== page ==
Suspended ceilings are a classic example of contemporary construction and architecture. It serve so many functions beyond aesthetics that selecting the correct ceiling for a space can be a challenge. At a panel discussion organized this month by Buildotech & Knauf AMF, the expert architects and designers got together to deliberate upon the purpose, benefits and design elements of suspended ceilings in interiors.
The discussion held in the city of Ahmedabad comprised a panel of eminent building industry professionals including Ahmedabad based architect & academician Yatin Pandya of Footprints, Earth and award winning architect Hiren Gandhi from Hiren A. Gandhi & Associates. As also, veteran architect Prem Nath from Mumbai based design firm Premnath & Associates, and Teddy D’souza, Director Operations, Knauf AMF India.
Emphasizing the fact that suspended ceilings are meant to serve purposes beyond aesthetics, Stefan Bloechl, Sales Manager, Asia-Pacific & Gulf of Knauf AMF set off the event by introducing company’s high performance ceiling products and systems used worldwide. In his presentation, he highlighted the advanced ceiling materials that are made from bio-soluble mineral wool, perlite, clay and starch with excellent acoustic, non-combustion and fire resistance properties. He said, “AMF offers a diverse choice of products in terms of material, tile size, grid system, face- pattern and performance levels. Ceilings in more than 38 surface designs like metal, timber and motif textures & patterns provide aesthetics and flexibility of design. There are available, exposed and concealed grids, tiles, panels and planks and high specification products with optimal acoustic performance like sound mosaic and tiles suitable for clean room application. Under the corporate brand Knauf AMF we have various product names. Thermatex ceiling tiles are made from specially perforated mineral board with an acoustic fleece facing. The perforations provide excellent sound absorption while the fleece offers a smooth, elegant surface finish. The Ventatec grid system is a high performance exposed grid ceiling available in both 24mm and 15mm widths. Whereas, recently acquired Heradesign and Donn offers a diverse choice of surface design including wood, metal, leather and other textures.”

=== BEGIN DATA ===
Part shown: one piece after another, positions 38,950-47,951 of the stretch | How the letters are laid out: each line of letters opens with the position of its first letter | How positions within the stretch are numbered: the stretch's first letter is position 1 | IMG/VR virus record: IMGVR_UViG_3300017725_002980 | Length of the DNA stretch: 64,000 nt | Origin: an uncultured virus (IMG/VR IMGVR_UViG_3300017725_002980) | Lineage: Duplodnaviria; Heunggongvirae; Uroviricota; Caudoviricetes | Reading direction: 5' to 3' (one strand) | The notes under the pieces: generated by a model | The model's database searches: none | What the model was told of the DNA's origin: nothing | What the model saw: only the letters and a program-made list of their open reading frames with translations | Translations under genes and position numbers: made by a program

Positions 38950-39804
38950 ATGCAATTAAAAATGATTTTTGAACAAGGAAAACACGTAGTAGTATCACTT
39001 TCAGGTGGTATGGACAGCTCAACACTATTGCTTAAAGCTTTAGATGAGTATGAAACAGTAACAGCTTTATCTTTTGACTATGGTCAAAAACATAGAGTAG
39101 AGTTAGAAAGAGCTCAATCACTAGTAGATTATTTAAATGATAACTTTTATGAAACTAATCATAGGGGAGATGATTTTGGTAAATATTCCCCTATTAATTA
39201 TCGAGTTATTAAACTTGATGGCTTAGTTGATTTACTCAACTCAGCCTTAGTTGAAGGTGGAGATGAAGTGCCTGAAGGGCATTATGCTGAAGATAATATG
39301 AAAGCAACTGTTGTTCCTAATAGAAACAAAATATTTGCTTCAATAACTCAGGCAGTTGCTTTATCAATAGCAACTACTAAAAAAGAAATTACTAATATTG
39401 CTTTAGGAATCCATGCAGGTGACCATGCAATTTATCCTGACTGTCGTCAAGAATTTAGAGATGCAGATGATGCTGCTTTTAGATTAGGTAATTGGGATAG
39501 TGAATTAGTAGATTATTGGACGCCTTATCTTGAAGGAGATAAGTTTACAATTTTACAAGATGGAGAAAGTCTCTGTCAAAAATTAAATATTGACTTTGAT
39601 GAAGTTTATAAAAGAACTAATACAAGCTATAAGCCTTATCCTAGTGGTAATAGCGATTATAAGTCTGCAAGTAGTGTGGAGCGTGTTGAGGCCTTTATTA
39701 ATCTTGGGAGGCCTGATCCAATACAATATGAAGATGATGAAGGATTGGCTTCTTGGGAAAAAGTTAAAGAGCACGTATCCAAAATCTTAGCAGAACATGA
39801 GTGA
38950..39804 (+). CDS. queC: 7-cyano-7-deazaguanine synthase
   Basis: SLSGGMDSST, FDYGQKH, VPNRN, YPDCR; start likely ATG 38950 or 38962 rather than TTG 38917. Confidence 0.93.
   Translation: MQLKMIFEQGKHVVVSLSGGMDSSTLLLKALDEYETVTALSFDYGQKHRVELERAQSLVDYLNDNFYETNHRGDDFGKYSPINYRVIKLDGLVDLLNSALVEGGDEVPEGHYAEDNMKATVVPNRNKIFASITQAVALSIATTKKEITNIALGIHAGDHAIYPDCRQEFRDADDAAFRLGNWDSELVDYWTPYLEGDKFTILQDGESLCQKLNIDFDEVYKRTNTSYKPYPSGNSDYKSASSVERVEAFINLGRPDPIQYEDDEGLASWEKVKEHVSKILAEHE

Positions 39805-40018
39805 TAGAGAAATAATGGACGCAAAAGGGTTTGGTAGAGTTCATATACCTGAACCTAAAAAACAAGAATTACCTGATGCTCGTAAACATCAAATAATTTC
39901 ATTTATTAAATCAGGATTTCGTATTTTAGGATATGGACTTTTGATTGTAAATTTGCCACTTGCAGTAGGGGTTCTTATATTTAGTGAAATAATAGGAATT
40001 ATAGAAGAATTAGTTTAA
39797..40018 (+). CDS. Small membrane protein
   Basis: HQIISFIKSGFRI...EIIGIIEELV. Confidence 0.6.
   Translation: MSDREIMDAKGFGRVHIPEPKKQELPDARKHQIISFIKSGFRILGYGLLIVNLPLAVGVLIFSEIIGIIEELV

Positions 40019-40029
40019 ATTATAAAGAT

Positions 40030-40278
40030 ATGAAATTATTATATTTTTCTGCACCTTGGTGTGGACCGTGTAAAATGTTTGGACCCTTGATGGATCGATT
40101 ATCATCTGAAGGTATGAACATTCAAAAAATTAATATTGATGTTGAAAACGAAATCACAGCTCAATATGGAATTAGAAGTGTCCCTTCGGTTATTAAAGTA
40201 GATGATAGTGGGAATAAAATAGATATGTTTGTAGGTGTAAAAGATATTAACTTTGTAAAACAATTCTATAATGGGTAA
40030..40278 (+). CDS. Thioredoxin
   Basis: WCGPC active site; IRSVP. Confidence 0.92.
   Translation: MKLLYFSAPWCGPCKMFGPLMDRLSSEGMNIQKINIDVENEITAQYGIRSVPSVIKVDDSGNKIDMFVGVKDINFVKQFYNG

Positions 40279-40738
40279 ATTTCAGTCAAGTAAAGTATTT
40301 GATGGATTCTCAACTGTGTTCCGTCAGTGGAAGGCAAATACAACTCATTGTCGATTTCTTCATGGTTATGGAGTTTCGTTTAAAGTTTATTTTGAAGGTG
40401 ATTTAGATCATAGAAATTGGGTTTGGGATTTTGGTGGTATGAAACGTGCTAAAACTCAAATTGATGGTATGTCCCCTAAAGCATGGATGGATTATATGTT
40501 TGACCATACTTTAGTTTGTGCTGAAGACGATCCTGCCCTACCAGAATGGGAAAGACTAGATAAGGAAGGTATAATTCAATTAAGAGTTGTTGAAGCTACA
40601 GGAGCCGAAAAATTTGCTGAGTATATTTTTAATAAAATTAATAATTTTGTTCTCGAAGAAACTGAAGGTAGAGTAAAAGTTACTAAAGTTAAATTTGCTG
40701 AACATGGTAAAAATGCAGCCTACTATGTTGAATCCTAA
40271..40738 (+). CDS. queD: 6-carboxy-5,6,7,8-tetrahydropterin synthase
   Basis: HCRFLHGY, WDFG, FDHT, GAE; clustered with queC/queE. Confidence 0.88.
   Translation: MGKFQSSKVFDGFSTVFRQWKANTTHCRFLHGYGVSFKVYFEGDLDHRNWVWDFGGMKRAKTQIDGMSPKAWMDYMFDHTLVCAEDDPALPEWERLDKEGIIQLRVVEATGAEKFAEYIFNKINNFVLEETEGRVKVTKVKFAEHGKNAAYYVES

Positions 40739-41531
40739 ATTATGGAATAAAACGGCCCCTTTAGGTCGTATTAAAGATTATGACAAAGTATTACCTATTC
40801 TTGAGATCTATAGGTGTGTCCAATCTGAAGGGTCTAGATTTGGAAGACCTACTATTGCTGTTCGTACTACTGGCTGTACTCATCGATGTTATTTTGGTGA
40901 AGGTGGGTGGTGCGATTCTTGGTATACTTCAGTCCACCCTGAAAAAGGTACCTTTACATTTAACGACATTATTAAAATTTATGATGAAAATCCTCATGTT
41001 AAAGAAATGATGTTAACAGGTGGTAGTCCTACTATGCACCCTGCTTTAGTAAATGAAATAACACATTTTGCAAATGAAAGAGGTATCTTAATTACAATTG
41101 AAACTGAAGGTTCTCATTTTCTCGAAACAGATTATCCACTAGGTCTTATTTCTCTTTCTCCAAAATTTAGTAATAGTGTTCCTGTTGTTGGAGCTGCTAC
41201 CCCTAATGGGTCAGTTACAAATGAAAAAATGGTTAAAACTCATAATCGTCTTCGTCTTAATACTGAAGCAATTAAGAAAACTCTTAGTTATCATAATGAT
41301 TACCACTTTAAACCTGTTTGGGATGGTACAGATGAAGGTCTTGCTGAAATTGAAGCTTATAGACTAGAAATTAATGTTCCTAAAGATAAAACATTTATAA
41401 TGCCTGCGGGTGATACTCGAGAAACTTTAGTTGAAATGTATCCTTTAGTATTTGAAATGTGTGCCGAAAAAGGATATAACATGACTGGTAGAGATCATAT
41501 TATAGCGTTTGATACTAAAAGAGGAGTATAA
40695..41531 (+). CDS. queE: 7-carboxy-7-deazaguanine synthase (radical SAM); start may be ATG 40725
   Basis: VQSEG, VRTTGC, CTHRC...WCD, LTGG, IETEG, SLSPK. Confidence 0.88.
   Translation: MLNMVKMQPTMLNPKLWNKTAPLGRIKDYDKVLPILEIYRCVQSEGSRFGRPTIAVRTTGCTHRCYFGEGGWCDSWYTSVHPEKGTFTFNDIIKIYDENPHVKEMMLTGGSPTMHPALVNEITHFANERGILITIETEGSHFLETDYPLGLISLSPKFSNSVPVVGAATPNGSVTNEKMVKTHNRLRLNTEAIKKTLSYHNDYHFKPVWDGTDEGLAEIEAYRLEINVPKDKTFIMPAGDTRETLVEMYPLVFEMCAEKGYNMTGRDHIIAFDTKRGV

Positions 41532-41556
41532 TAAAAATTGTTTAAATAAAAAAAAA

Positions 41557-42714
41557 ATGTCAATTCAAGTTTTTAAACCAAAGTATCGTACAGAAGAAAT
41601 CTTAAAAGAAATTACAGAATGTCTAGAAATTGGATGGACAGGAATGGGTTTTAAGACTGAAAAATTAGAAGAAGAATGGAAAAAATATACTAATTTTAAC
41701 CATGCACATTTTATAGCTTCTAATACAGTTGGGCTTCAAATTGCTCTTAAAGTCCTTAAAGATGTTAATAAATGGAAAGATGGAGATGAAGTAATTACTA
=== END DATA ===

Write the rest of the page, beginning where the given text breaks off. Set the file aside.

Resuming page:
Architect Premnath, moderating the discussion gave examples of historical architecture from decorative ceilings of Michelangelo, European churches, Indian palaces, mosques and temples to British colonial buildings and modern structures where the structural roof itself provided function of acoustics and aesthetics. He stated, “Globally, architecture is becoming lighter, easier and more functional. The new generation thinks differently. Free forms, free flowing concepts are the new trend. Ornamentation, minimalism, and creating moods are the new design briefs. While design is going experimental, construction is getting fast paced. And these changes are being ably supported by the building material & system providers who can bring architects vision to reality.
A fine example of designers thinking ahead of time is Terminal 2 at Mumbai airport which takes inspiration from peacock feather. However, the design execution was possible only because system providers were able to provide modular and customized products to implement it.” – Premnath
Architect Gandhi agreeing with Premnath said, “Earlier buildings did not need interior ceilings as the acoustics was inbuilt and being concrete structure was more fire safe. In India, larger volume is a boon that clients generally don’t want to cut down. But for certain types of buildings and applications such as for high acoustic requirement, air-conditioning efficiency and other purposes suspended ceilings maybe required. The idea is, if the desired objective can be served by the structure itself, dropped, suspended or what’s popularly known as false ceilings, can be avoided.”